It has been two weeks since The Walking Dead returned from winter hiatus, and in that time the Big Bad making life miserable for the survivors has only appeared via a brief radio communication, lamenting the loss of Fat Joey. The moment was notable – not just for being one of the few times Negan was actually funny, but because it underlines how the best way for the series to put the character to use. As it was throughout most of season 6, Negan tends to work best as an off-screen threat, a menace lurking somewhere unseen just waiting to dole out punishment to Rick and the other survivors. Jeffrey Dean Morgan's voice and the fear of his proximity made the midseason opener's zombie-mowing scene more than it otherwise might have been, as the threat of Negan and his crew showing up provided the requisite amount of tension to a moment the series has essentially recycled the basic premise of for nearly seven full seasons.
In other words, since the midseason premiere, The Walking Dead has found itself in a strange place of building the conflict between Rick's growing army and Negan's Saviors, with the added benefit of not relying on the presence of Negan as the first half of season 7 did. The result has been an oddly light couple of episodes that gleefully steered into the silly turn of introducing a heretofore unheard of community residing in a massive junkyard/dump, and whose leader drives a hard bargain but is willing to send her people off to war in exchange for, of all things, the implements of war.
Silly as it was, last week's 'New Best Friends' at least served a purpose other than reestablishing what a mean guy Negan is. It was a refreshing change of pace from the monotonous brutality of what season 7 had delivered up to this point, which makes 'Hostiles & Calamities' something of a challenge, as it shifts the focus back to Negan, the Saviors, and their newest captive, Eugene. It's hard to say where the show will draw intrigue from in this scenario, as you might be hard-pressed to find a contingent of devoted Eugene fans who would take to social media to express their shock and outrage in the event the cowardly character met with Lucille for a little one-on-one conference – or wound up the victim of some other misfortune.
Since Eugene's imprisonment with the Saviors isn't necessarily as worrisome to fans as, say, Darryl's incarceration, The Walking Dead has to shift gears in order to make the scenario of interest – especially if the episode is going to focus entirely on the Big Bad and his motley crew, rather than capitalize on the narrative momentum gained over the last two episodes. In that regard the show has one potentially solid option in that it can finally begin to pay off all the time spent with Dwight, establishing the reasons for why he might want to, you know, double-cross the guy who stole his wife and scarred his face.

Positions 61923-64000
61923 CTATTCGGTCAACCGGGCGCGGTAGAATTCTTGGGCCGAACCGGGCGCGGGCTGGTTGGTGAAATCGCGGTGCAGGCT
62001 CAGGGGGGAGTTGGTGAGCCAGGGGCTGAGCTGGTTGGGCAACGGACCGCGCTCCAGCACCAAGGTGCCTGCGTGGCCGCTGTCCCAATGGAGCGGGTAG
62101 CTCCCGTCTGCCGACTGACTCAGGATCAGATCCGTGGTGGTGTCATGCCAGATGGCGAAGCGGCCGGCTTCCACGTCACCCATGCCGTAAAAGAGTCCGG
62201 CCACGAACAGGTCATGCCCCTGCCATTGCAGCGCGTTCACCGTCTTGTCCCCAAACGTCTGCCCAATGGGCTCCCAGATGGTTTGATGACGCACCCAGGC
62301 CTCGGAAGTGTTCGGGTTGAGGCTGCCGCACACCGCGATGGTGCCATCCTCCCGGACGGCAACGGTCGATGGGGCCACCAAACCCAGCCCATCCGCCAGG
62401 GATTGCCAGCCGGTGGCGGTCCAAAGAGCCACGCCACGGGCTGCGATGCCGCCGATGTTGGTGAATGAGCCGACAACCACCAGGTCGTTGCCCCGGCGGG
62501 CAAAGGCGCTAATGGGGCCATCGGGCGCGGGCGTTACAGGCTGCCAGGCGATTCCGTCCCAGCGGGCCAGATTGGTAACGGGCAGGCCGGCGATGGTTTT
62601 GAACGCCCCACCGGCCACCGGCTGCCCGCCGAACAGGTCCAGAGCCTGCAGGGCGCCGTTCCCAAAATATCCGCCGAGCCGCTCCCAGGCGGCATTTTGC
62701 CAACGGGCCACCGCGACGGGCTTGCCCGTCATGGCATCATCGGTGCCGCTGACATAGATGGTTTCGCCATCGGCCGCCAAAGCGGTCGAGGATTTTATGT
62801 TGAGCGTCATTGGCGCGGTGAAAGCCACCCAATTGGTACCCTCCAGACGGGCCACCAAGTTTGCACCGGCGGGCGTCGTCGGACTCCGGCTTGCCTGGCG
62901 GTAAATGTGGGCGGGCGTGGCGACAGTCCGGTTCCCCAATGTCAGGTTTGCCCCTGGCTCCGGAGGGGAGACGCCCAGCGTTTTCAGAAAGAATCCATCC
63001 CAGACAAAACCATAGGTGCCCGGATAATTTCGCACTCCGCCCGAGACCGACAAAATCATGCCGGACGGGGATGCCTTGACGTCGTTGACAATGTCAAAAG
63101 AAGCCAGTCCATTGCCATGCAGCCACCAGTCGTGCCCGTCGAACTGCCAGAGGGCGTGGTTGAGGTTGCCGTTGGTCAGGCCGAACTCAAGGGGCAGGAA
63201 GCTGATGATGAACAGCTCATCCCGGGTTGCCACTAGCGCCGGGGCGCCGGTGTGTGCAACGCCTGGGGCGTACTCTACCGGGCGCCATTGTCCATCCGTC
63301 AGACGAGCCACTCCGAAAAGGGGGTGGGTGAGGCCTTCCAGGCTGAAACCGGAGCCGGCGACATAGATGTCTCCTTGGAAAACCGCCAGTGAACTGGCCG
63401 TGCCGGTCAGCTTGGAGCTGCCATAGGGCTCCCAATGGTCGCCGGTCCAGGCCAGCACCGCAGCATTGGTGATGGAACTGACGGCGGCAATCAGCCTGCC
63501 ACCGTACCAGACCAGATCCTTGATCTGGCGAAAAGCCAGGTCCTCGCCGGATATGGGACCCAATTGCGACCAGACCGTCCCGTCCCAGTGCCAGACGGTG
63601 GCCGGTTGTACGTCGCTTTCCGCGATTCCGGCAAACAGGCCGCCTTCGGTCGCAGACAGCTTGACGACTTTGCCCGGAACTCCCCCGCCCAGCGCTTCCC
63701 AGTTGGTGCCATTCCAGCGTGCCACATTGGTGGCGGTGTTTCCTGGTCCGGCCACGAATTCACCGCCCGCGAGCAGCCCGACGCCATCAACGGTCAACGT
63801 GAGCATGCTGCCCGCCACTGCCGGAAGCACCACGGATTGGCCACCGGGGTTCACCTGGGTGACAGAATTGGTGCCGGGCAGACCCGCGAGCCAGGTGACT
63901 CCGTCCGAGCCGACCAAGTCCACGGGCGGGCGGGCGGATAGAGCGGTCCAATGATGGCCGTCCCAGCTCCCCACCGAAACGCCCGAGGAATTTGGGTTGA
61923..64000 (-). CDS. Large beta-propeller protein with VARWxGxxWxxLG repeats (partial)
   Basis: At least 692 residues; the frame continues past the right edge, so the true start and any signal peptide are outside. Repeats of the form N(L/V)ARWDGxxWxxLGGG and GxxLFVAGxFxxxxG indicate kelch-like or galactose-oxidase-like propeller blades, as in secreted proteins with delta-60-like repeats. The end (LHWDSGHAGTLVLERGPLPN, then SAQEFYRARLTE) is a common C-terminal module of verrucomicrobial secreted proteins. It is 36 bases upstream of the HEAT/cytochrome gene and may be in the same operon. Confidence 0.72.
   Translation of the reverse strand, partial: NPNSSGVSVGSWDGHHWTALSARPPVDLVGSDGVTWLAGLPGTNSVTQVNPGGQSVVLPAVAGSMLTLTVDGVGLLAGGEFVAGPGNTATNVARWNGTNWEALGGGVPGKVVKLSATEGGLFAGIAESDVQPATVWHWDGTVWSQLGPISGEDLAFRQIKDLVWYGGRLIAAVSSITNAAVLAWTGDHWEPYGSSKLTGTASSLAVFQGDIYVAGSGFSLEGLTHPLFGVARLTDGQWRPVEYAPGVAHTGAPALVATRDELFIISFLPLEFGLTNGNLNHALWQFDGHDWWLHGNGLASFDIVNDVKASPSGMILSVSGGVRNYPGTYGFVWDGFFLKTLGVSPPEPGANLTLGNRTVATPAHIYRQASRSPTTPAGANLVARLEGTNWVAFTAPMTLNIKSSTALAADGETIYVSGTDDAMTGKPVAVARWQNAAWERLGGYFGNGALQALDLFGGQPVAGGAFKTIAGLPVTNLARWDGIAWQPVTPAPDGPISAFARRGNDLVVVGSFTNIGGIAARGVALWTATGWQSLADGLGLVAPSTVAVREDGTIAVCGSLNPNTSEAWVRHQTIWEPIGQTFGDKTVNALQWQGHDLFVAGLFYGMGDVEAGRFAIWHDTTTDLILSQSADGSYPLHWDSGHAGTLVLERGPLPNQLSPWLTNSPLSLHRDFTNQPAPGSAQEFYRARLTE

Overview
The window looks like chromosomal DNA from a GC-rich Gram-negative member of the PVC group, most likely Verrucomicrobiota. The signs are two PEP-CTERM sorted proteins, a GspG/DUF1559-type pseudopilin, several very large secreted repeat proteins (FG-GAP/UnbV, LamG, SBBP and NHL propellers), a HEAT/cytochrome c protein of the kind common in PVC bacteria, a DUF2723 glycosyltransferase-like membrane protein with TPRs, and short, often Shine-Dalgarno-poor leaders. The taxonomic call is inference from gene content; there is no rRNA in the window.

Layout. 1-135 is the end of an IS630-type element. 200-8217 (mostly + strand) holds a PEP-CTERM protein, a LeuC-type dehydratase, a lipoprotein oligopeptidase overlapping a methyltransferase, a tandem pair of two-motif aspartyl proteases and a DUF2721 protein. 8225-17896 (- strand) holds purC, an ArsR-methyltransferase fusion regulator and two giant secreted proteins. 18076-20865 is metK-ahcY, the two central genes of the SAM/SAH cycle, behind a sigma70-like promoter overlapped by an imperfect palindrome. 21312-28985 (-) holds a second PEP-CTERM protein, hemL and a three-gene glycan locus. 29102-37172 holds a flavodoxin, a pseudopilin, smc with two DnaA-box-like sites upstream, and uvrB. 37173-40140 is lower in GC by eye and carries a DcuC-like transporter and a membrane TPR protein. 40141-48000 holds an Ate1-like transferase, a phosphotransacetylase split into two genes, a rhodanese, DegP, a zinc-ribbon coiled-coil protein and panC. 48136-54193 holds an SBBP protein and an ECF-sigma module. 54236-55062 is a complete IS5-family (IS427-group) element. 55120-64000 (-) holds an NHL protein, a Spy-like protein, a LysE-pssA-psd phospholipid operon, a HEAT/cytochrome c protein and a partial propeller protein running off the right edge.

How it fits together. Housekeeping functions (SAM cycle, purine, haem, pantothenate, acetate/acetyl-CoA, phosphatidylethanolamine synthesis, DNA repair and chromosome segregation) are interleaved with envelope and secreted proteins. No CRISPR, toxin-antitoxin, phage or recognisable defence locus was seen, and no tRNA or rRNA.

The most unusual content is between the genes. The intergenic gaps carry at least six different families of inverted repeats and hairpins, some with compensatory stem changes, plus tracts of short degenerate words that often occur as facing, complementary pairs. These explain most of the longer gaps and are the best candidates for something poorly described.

With that, The Walking Dead tries its hand at splitting the episode's narrative between something the audience has seen repeated again and again this season, and the inner workings of Dwight's mind. The end result, then, is an uneven hour that feels as though it squandered the energy of the previous two episodes to spend time at the Sanctuary and rehash things the audience already knows. Eugene being alone and frightened in the Saviors' territory might be a new scenario, but that situation doesn't initially promote any change in either the southern-fried coward or Negan. Instead, 'Hostiles & Calamities' choses to explore well-trodden territory by again demonstrating what a world-class monster Negan is and how Eugene's spinelessness serves as his defining characteristic, far more than his ingenuity or ability to lie about his accomplishments.
The problem with that is neither aspect is interesting enough at this point to warrant the dedication of an entire episode. Eugene's assimilation into the Saviors' way of life – hastened by both creature comforts and a sense of authority and purpose – doesn't offer up anything new about the character. Even if his intention is merely to survive by placating Negan, the effort still underlines Eugene's cravenness and how he inevitably makes anyone he's standing next to look strong by comparison. By positioning his assimilation against Dwight's search for Sherry and her expository letter explaining that he's not such a bad guy, The Walking Dead works hard to turn the contrast of the two characters' respective situations into the episode's driving force, but any potential intrigue generated by that contrast is undone by the sameness of the environment and Negan's repetitive actions. In this case, Negan is preparing to take a hot iron to the Sanctuary's doctor, but instead he just tosses the guy into a fire.
For the most part, 'Hostiles & Calamities' is preparing for a probable turn by Negan's right-hand man. Table-setting episodes are nothing new for The Walking Dead, but this one comes at the expense of a two-episode run where it seemed like the season was finally in gear and ready to get down to the business of storytelling. In the end, it becomes something audiences have seen time and time again: a promising start to a storyline undone by the show's eagerness to reiterate just how cruel its characters and their world can be.
The Walking Dead continues next Sunday with 'Say Yes' @9pm on AMC.
Photos: Gene Page/AMC